Africa is set to experience a unprecedented boom in demand for animal foods over the coming decades that if not properly managed could lead to the spread of new diseases, damage the environment, and affect people’s livelihoods, experts say.
The United Nations forecasts demand for meat, milk, and eggs in Africa will almost quadruple by 2050, fueled by a ballooning population—expected to double to 2.4 billion—and a growing appetite for high-protein foods driven by rising living standards.
This is despite the fact that more than 20 million people are currently struggling to feed themselves because of hunger crises spurred by drought and conflict in the Horn of Africa and the Lake Chad region.
“The entire continent is going to change in the next couple of decades,” said Ugo Pica Ciamarra, a livestock economist at the U.N. Food and Agriculture Organization (FAO).
As meat products and livestock are perishable and difficult to export, demand is to be met mostly by local producers who will move deeper into wild areas to make room for cattle, chicken, and other animal farms, he said.
Such expansion will bring risks to human health, as viruses hosted by wild animals could move onto domestic animals and people, said FAO’s Chief Veterinary Officer Juan Lubroth.
“We are going to encounter new pathogens,” he said.
Three-quarters of emerging infectious diseases in recent years have spread to humans from animals or animal products, according to the World Health Organization (WHO).
The FAO officials said African countries should start preparing now to contain the risks of pandemics by training more veterinarians, improving access to clean water, and regulating the market before it booms.
For example, chicken farms should be separated by at least two kilometers (1.24 miles) to limit the possibility of contagion when an outbreak occurs, said Lubroth.
East Asia, where per capita consumption of meat products has sky-rocketed five-fold over the last half century, became a breeding ground for new diseases, like the SARS virus and bird flu, partly because livestock farms sprawled unchecked, they said.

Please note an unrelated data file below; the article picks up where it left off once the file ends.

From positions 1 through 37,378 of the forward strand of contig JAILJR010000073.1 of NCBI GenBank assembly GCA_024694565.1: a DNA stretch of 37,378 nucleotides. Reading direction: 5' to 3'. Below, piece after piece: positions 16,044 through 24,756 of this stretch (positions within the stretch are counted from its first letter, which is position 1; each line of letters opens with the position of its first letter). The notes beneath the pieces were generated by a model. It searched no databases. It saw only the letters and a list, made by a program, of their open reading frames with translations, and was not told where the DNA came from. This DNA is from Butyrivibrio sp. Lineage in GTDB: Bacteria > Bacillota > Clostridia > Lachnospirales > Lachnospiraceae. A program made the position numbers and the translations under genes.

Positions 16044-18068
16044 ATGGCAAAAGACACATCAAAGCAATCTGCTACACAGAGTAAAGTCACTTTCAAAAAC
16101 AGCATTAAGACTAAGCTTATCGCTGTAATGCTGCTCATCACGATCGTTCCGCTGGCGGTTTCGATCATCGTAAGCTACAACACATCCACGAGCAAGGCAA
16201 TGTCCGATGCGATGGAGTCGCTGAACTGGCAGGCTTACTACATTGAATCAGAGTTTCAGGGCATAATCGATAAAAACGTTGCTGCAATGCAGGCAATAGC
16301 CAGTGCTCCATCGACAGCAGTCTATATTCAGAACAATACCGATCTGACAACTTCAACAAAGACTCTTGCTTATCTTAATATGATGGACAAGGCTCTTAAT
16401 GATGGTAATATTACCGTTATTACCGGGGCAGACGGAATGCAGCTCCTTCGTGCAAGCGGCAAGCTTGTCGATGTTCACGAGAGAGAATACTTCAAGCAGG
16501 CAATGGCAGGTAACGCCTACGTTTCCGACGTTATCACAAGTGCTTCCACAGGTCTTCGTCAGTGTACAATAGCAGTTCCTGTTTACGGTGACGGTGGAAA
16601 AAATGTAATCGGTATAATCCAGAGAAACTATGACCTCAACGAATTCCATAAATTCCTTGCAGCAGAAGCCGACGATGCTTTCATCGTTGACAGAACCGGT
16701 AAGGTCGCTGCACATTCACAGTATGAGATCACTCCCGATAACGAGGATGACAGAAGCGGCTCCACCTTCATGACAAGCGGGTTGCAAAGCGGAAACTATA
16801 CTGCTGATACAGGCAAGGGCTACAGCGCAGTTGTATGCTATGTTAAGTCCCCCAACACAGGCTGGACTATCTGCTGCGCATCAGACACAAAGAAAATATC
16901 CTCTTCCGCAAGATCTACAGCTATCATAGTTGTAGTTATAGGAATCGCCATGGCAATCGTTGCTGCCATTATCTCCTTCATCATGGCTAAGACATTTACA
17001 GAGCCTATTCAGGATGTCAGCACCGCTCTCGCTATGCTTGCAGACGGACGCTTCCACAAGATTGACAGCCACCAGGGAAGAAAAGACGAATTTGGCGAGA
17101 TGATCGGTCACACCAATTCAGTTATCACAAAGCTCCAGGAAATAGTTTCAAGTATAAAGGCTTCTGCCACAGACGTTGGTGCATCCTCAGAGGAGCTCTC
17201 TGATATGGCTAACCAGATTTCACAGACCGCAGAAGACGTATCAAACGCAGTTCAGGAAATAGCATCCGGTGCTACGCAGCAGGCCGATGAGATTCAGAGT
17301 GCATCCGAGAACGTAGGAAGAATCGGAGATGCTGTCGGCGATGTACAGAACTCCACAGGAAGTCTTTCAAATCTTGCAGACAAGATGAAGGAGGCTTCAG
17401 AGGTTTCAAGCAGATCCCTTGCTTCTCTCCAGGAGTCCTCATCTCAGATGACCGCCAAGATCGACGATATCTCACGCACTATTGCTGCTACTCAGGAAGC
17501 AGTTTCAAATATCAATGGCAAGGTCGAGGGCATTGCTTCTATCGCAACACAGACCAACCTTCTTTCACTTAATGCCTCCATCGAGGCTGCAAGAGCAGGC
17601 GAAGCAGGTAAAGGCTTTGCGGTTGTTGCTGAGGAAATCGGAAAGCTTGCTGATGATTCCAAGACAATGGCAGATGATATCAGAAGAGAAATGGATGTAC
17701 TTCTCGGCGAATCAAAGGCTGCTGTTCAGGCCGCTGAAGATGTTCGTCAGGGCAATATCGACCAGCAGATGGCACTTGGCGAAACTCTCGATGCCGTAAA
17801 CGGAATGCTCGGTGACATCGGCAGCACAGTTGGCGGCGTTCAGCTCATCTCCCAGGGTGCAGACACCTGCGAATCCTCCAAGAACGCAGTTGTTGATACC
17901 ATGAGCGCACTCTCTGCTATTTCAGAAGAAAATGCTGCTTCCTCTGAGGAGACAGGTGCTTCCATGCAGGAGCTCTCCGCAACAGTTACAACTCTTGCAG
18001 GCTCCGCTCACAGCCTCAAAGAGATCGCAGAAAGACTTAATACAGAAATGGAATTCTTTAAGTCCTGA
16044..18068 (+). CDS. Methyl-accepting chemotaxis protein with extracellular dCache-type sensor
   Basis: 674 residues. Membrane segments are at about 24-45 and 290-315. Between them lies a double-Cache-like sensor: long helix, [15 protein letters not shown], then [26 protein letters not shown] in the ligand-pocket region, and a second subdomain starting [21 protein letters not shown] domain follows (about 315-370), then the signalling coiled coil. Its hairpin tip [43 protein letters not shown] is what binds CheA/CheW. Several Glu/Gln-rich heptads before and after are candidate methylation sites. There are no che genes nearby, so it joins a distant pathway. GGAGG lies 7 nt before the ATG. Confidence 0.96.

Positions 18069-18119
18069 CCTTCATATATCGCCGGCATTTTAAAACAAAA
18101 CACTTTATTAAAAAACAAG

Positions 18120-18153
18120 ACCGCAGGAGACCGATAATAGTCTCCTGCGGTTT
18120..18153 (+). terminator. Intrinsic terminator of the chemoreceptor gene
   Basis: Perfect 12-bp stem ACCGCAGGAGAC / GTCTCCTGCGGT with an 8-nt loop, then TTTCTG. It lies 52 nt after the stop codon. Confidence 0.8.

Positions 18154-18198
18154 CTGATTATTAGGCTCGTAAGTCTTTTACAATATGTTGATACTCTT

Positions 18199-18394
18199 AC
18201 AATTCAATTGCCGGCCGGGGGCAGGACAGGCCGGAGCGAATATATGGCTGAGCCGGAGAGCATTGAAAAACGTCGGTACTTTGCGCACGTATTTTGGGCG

“In Asia there was a lot of excitement about high growth rates but no one was really thinking 20 years ahead,” Pica Ciamarra told the Thomson Reuters Foundation in an interview. “That’s the main lesson (to be learned).”
Some West African countries are already dealing with outbreaks of the highly contagious H5N1 bird flu virus that have raised fears of transmission to humans, given poor health infrastructure in the region.
“It’s a ticking bomb,” said Lubroth.
Migration and Climate Change
Improving access to electricity, roads, and markets in rural areas is also vital to stop farmers clustering around cities, increasing the risk of disease transmission from animals to people, said Pica Ciamarra.
Paired with labor and fiscal policies favoring small and medium producers, better infrastructure would also help small farmers scale up their businesses.
Otherwise many of the 60 percent of rural households that keep animals in Africa would be forced out of the market by big producers, and, having lost their livelihoods, pushed to migrate to Europe or elsewhere.
Unchecked livestock growth also threatens to worsen climate change, which is expected to cut harvests in developing countries in the long term, also bringing more frequent drought and erratic rainfall.
As a consequence an additional 42 million people will be vulnerable to hunger in 2050, the U.N. estimates.
Livestock accounts for more than 14 percent of planet warming emissions, mainly from animal burping, manure, and feed production, according to the FAO.
Pica Ciamarra said investments should be directed at making African livestock healthier, by increasing vaccinations, and switching to more nutritious feeds, to boost production without increasing the number of animals farmed.